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What Shots Does My Baby Need, and When?

Getting your child immunized is something any parent can do to protect their children from dangerous diseases. Immunizations have been so successful at preventing disease that many parents have never seen most of the illnesses and complications that vaccines prevent. But these diseases still exist.

Below are the vaccines your child needs to be protected:



Your child should get these shots:

Additional Recommendations:


Hepatitis B

2 Months

DTaP – Diphtheria, Tetanus, and Pertussis (Whooping Cough)
Hepatitis B
Hib – Haemophilus influenzae type b (Hib Meningitis)
PCV – Pneumococcal disease
Polio – Inactivated polio virus vaccine
RV – Rotavirus

4 Months

Hepatitis B – If 1st dose given at 2 months instead of birth

6 Months*

Hepatitis B

* Annual flu shots recommended
every fall for children 6 months
of age and older

12 Months*

Hepatitis A
MMR – Measles, Mumps, and Rubella
Varicella (Chickenpox)

15 Months*

DTaP – Can be given as early as 12 months.

18 Months*

Hepatitis A

Before Kindergarten*


Print the Child Immunization ChecklistNew Window(en EspañolNew Window) to help keep track of the vaccines your child needs to be protected.


How can I get help paying for vaccines?

Getting your child vaccinated can be easy and inexpensive. For families with health insurance, all or most of the cost of vaccines is usually covered.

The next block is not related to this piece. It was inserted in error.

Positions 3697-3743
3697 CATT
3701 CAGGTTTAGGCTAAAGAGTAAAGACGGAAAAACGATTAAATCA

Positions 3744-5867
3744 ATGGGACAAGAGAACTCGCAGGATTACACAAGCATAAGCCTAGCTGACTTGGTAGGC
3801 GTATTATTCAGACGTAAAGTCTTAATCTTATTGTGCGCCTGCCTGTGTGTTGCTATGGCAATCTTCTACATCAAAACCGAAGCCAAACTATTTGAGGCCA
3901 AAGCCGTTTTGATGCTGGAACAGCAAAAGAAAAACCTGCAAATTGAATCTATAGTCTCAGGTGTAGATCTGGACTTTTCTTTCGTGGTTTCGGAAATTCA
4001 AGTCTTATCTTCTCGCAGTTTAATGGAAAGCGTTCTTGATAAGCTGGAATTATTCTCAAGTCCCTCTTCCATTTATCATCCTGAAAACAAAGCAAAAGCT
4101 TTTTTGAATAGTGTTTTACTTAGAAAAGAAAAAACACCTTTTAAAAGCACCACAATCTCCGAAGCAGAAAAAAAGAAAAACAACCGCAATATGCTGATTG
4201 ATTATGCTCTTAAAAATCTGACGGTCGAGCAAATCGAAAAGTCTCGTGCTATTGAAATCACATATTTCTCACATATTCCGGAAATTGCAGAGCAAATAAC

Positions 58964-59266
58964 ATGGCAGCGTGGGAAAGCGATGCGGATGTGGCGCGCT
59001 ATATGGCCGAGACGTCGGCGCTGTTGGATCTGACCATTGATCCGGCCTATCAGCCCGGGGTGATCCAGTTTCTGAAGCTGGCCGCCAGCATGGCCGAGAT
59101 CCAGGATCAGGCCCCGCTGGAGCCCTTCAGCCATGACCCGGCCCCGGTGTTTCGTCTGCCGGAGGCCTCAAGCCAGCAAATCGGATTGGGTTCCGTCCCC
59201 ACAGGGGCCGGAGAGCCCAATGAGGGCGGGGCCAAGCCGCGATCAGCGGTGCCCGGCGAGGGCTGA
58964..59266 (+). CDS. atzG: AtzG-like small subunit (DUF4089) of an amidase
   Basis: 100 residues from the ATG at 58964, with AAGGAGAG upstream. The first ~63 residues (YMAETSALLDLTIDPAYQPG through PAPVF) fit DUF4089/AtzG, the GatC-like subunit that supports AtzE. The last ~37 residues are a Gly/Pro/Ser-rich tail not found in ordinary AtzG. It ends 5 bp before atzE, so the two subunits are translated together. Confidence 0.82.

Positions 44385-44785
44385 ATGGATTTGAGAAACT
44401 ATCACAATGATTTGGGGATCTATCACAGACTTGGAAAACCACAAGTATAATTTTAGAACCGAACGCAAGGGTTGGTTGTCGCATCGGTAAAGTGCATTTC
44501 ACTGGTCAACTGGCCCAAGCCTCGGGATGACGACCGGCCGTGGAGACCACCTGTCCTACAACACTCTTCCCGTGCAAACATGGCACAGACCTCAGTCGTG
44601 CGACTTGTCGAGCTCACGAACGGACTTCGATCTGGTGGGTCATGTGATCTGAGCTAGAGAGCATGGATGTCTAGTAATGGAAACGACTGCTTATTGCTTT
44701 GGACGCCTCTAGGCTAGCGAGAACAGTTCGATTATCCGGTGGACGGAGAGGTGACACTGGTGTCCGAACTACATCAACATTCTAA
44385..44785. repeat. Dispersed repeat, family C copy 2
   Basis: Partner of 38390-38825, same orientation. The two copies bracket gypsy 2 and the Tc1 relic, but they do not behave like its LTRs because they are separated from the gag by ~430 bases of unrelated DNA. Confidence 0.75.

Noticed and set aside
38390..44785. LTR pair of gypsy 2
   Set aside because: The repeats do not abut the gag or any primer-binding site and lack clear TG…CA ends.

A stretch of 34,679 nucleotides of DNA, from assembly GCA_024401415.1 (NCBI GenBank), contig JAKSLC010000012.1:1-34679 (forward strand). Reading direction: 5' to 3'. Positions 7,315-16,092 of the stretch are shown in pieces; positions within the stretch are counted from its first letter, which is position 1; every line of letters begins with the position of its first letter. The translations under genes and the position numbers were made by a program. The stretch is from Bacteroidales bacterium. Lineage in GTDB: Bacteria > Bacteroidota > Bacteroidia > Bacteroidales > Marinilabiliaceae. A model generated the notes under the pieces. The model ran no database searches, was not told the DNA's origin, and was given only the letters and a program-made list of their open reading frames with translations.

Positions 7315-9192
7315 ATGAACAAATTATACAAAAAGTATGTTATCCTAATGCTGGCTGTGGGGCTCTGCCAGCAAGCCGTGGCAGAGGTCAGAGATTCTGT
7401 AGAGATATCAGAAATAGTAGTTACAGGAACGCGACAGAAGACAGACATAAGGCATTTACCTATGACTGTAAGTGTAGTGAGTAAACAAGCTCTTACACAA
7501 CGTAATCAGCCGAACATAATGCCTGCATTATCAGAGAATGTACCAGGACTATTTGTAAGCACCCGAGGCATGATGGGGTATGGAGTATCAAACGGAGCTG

By law, California managed care organizations (such as Kaiser Permanente and Blue Cross) must cover recommended immunizations for children. Your health plan may charge a copayment for the shot visit. Check with your health plan or your doctor’s office to ask about any fees.

If you don’t have health insurance, your child may be able to get free immunizations through one of these programs:

  • Healthy Families. Children enrolled in California’s Healthy Families plan receive free immunizations with no copayment.
  • Medi-Cal. Medi-Cal covers preventive care services for eligible low-income children and adults. Contact your local County Social Services for more information.
  • Some local pharmacies and Health Departments may also offer vaccines.
  • CHDP. Children eligible for California’s Child Health and Disability Prevention (CHDP) program may also be eligible for free or low-cost shots.

Where can my child get shots?

  • Doctor’s office, clinic, or hospital: Pediatricians and family doctors or their nurses or medical assistants can give your children the shots they need to keep them healthy and meet the requirements for school enrollment. Hospitals may give babies some shots at birth and can also give tetanus shots to kids and adults at the emergency room if necessary.
  • Pharmacies: Some large chain pharmacies offer immunizations for older children and adults (but not for infants).
  • Local health department: If your child doesn’t have a regular doctor, you can go to a community clinic or contact your local health department to learn about where to go for shots.

How can I keep track of my child’s shots?

yellow card

The California Immunization Record (sometimes called the “yellow card”) helps you keep track of what shots your child has received and when. Keep it safe, and keep it up-to-date. Bring it with you when you take your children in for shots. If you can’t find your child’s record card, ask your doctor’s office for a copy. Many California medical offices and clinics can now update your child’s yellow card automatically using an electronic immunization registry.

Last modified on: 10/30/2014 3:49 PM